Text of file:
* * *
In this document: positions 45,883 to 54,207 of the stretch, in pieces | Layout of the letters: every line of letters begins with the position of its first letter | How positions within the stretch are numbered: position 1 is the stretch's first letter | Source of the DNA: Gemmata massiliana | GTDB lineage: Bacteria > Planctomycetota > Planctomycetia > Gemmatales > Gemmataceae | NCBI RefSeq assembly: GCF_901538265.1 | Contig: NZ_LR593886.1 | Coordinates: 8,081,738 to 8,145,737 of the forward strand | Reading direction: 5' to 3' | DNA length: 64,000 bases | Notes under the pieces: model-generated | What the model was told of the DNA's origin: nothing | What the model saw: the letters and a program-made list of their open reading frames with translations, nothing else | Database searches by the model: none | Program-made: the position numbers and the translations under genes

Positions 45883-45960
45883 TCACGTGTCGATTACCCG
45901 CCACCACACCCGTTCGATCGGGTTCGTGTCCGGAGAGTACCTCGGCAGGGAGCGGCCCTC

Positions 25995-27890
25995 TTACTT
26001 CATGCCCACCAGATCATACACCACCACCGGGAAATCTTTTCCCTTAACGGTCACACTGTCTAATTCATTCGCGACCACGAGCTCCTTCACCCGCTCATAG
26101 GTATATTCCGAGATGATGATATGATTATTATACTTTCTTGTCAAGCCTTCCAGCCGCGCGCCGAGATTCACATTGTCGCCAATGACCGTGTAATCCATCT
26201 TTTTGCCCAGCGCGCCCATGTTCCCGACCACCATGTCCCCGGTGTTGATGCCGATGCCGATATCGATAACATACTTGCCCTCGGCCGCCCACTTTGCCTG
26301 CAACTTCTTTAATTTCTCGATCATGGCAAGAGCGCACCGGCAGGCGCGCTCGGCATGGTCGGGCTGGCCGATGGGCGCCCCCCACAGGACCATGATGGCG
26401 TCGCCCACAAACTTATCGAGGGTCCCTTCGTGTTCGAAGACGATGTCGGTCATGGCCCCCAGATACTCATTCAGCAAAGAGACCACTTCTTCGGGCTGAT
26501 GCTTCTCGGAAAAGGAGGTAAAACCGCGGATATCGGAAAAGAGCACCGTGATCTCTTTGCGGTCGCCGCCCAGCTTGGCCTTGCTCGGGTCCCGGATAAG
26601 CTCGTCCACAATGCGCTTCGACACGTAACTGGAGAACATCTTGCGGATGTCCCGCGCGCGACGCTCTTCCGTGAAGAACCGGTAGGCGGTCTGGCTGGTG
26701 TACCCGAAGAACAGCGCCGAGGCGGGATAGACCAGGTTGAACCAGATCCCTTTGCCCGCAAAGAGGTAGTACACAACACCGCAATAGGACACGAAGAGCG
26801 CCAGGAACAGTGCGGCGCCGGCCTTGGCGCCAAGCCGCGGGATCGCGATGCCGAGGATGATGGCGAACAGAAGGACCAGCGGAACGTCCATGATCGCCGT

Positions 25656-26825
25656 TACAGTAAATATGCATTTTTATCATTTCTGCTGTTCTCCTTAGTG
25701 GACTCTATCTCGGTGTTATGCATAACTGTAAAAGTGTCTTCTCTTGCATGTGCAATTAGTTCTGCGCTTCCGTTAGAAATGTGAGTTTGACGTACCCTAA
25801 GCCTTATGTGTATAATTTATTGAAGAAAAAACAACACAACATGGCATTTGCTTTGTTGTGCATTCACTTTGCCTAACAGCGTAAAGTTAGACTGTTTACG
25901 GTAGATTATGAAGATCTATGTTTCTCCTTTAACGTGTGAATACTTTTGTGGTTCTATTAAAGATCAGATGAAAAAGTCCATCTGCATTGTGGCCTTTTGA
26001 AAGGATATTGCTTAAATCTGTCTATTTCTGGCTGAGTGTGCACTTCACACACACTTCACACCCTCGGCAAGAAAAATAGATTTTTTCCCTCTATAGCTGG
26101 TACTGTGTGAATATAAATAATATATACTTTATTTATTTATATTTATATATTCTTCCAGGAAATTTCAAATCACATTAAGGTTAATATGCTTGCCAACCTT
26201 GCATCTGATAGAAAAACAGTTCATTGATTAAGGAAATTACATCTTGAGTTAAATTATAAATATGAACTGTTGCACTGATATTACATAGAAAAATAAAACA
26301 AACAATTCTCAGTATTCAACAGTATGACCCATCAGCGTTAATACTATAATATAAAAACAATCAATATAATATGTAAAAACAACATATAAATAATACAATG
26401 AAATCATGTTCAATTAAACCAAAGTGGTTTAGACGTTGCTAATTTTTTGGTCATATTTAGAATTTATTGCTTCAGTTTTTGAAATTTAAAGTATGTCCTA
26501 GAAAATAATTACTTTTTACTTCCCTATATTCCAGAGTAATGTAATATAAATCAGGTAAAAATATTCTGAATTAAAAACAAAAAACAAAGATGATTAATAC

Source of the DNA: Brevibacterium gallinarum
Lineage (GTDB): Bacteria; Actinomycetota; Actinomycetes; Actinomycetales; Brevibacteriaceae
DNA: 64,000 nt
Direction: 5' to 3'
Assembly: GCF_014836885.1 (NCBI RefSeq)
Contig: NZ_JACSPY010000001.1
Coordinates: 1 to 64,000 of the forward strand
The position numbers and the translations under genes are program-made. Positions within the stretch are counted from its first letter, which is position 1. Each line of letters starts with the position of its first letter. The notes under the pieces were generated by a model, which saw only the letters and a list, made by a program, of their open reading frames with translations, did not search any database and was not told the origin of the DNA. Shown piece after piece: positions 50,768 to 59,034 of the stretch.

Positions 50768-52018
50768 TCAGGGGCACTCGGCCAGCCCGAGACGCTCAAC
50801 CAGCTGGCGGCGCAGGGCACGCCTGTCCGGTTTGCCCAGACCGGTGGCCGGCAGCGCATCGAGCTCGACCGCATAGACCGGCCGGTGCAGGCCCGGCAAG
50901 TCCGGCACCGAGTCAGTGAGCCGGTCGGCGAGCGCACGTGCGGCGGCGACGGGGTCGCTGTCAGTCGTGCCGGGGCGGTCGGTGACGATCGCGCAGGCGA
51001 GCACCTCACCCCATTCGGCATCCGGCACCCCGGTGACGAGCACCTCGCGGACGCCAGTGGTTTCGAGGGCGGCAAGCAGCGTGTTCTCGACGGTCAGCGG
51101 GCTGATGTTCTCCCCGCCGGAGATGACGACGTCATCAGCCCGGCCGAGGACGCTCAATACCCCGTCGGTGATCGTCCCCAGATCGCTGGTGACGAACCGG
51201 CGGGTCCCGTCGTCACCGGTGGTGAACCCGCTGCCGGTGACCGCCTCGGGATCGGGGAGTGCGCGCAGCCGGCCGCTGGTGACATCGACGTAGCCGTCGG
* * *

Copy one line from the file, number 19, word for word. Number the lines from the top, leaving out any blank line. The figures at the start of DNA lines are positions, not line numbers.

25801 GCCTTATGTGTATAATTTATTGAAGAAAAAACAACACAACATGGCATTTGCTTTGTTGTGCATTCACTTTGCCTAACAGCGTAAAGTTAGACTGTTTACG